Over the past three years, we have recommended to all of our clients that one of their main focuses should be the development of their primary care strategy. The reasoning is simple − in the current fee-for-service environment, primary care physicians own the referrals that will drive volume to specialists and to the hospital; however, in the future fee-for-value environment, primary care physicians will be best positioned to help manage population health, manage disease, and facilitate care coordination across providers.
While employment is the most prominent alignment solution for primary care physicians, it is just one of ten strategies discussed below that can be used with independent or employed primary care physicians. Developing a primary care plan around these strategies should result in solidified referral relationships, improved quality of care, improved readmission rates and cost of care, and more profitable volume for the hospital. Overall, these strategies will lay the groundwork for clinical integration, as the market evolution increases the role of PCPs in clinical management.
1. Recruitment Strategy. The first step in your primary care strategy should be the most straightforward one. Identify your primary care needs and recruit the appropriate number of physicians. This should take into account your primary care market share targets, the referral volume needed to support specialists and hospital services, and the geographic reach you are trying to attain, among other items.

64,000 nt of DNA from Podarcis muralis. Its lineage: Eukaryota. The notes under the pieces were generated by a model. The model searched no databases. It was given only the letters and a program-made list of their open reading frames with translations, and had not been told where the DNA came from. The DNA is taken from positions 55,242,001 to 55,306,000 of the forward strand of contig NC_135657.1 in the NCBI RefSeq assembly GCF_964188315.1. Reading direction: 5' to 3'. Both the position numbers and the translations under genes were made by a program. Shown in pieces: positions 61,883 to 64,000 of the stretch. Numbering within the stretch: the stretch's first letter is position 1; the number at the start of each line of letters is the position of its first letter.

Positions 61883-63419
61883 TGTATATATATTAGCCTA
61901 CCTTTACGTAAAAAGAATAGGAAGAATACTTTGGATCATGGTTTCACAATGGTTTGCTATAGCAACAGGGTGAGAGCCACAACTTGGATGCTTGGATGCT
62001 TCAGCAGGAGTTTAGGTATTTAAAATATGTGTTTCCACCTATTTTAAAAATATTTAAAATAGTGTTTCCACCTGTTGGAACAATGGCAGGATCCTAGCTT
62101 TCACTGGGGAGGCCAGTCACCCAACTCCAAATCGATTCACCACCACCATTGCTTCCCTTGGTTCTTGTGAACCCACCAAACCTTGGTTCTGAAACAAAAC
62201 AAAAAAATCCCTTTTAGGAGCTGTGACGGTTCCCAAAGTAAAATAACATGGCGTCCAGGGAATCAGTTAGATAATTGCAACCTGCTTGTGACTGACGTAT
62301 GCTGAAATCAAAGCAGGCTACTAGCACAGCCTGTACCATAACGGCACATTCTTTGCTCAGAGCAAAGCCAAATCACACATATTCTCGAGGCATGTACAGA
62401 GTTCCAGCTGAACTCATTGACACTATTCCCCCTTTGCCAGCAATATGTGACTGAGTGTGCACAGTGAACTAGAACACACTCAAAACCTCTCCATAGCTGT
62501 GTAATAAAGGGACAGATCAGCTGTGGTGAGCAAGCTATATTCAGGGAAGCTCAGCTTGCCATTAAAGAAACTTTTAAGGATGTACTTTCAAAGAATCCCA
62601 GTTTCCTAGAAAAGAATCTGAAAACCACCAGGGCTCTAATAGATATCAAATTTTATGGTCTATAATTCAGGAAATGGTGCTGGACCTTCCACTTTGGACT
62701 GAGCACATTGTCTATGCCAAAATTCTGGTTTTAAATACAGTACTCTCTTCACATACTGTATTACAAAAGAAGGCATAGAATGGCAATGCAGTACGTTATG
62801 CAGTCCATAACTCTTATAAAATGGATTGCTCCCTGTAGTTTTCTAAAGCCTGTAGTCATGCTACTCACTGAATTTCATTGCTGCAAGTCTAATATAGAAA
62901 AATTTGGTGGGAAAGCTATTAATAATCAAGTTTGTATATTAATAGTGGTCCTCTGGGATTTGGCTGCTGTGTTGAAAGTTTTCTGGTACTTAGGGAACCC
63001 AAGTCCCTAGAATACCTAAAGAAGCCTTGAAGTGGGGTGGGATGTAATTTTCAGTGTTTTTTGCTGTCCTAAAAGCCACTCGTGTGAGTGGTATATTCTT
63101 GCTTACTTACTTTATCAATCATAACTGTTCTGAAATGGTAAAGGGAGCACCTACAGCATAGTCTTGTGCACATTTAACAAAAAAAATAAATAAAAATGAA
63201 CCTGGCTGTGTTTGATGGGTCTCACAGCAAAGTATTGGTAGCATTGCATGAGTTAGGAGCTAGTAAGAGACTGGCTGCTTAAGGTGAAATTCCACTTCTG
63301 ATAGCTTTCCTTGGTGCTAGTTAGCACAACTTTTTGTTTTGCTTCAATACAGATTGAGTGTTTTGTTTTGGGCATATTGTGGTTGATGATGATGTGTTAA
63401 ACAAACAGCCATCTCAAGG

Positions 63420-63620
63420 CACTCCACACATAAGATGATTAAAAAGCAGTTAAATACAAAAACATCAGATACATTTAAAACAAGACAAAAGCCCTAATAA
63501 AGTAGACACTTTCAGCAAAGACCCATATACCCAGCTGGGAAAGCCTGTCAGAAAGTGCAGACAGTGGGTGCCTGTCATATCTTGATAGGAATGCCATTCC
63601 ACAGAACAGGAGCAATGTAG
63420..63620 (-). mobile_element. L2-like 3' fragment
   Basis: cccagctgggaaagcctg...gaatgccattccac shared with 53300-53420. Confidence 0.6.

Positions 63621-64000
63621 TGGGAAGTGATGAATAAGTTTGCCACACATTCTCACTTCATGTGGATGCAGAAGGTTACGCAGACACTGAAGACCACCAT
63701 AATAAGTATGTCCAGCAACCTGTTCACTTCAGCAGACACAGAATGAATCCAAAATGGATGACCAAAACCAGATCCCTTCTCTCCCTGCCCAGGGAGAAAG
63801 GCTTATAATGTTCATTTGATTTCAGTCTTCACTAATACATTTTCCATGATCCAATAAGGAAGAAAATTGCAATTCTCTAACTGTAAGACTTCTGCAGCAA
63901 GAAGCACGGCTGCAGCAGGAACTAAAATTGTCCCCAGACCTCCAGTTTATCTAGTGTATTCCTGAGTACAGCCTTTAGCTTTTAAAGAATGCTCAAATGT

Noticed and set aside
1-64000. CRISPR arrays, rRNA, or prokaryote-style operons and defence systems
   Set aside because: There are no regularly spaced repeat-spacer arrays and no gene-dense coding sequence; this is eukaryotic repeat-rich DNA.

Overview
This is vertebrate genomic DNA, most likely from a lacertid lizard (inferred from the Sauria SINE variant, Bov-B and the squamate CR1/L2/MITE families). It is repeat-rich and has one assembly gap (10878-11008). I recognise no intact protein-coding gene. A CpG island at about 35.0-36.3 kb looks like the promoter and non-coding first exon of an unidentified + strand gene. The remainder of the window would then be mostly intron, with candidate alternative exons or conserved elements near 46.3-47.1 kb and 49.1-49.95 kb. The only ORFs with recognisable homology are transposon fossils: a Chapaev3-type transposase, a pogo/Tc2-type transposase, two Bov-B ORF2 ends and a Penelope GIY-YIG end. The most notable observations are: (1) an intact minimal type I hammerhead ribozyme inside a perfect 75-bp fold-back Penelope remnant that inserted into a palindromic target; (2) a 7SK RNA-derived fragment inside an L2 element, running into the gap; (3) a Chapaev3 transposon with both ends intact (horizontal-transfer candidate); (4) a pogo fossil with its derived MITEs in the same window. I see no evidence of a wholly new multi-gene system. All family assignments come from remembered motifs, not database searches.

2. Employment Strategy. In addition to employment of newly recruited physicians, an employment strategy that targets key independent practices should be developed. Ideal targets will be those practices that are vulnerable to being employed by competitors, those that have a positive payer mix, or those that are splitting volume between two or more hospitals.
3. Co-Management Strategy. While traditionally thought of as a specialist strategy, the co-management model has applications for working with primary care physicians to manage disease and reduce readmissions. With the rise of readmissions penalties from CMS in 2013 and beyond, giving PCPs incentive in this area will prove valuable.
4. Care Coordination and Management Strategy. To manage costs and readmissions, as well as improve quality, PCPs and specialists will have to work together to improve handoffs, share standardized information, and define the resources needed to keep patients healthy and prevent adverse events. A corollary Chronic Disease Management Strategy, in which primary care doctors would work with specialists to develop protocols and systems to manage patients with diseases such as diabetes, COPD, and heart failure, would make sense as well.
5. Care Model Development Strategy. To support care coordination and management, the primary care model will need to evolve. Engaging your primary care practices around the development of the Patient-Centered Medical Home model can generate greater alignment with the physicians while giving your hospital a resource to manage cost and disease. We see a number of clients working side-by-side on the development of protocols, standards, and a rollout process for reaching NCQA certification.